HITS Daily Double


2020 and the pandemic are having an enormous impact on the story in the spring and all-important summer touring months, with tours and festivals postponed or canceled by the dozens. The impact on the big acts is mostly strategic, as they decide how to manage their businesses with new guarantees looming in their future as they move their tours to 2021. The Rapinos and Marcianos and their teams, along with top agents and managers, are looking to figure all this out. How can they sustain what’s been a financial windfall for the top-grossing artists over the last 20 years, as the live experience remains key for upper-demo fans with the means to buy top-tier packages?

The market has become this robust, in other words, because the kids who went to see Elton John at the Troubadour, the Bottom Line and the Fillmore back in the day grew up to become the adults buying premium packages to see Sir Elton in Vegas or at Madison Square Garden, Staples Center or Dodger Stadium. The experience is light-years away, for artist and audience, from those early shows. Ditto for Bon Jovi, Metallica, Coldplay, Beyoncé, Taylor Swift and any other mega-act you’d care to name.

Thanks to the massive revenues they can look forward to, there’s not much downside to superstars postponing multi-arena or stadium tours and moving into 2021, especially if production hasn’t geared up yet. (Better to postpone than cancel until that ticket bundle kicks in.)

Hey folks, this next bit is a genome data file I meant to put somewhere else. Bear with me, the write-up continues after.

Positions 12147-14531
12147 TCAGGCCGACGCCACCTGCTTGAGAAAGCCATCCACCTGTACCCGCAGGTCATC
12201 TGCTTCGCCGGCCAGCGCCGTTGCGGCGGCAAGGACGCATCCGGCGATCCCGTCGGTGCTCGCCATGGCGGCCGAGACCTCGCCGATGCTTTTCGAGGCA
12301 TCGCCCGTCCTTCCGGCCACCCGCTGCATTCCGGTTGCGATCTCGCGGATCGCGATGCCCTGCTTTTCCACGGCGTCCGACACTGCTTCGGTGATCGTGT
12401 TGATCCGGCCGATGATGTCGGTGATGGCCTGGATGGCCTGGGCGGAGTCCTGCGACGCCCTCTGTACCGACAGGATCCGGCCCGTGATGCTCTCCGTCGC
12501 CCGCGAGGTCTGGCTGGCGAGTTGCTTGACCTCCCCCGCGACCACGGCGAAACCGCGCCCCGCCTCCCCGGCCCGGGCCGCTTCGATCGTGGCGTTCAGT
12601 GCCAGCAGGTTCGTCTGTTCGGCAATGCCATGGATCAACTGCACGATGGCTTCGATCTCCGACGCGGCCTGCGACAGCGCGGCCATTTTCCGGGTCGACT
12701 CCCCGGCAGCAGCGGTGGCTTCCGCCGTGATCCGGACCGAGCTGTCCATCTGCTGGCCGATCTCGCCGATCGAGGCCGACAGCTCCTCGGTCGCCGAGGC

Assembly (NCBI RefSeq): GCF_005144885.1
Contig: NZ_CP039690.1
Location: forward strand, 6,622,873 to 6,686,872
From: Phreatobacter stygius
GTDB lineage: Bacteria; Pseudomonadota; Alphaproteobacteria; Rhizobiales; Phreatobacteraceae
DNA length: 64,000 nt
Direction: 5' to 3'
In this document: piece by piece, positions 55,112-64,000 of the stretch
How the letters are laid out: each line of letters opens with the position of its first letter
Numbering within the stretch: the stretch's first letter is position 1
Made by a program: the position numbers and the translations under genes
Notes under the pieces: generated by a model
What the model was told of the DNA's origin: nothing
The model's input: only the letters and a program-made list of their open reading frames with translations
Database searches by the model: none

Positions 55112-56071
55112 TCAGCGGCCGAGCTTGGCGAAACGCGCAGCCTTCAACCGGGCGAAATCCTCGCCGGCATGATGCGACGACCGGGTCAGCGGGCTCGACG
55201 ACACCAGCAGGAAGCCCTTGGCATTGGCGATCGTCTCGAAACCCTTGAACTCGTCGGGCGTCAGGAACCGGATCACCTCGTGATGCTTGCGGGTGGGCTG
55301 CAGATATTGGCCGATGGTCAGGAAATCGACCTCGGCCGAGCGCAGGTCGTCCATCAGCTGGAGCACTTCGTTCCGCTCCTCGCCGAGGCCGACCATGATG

Could we see outdoor tours in late-August/September/October/ November throughout areas well outside the densely populated Top 10 markets that have the greatest concentration of COVID-19 cases? Can label teams, in conjunction with their new and developing artists and their managers, help fill in that missing piece? But new-artist development faces major challenges for the remainder of 2020. The streaming juggernaut, up 20% year over year, keeps providing the needed fuel —along with clear indicators (combined with fan engagement) as to which artists have the best chance to become more than just a hit song.

As major acts push album releases to coincide with their now-postponed tours, this is creating more space for the new acts on DSPs and radio playlists. For top-tier artists, new music functions primarily to hype the tour (and for those who don’t earn big streams, ticket bundles are essential for respectable first-week chart numbers). This has opened up a big lane for younger artists.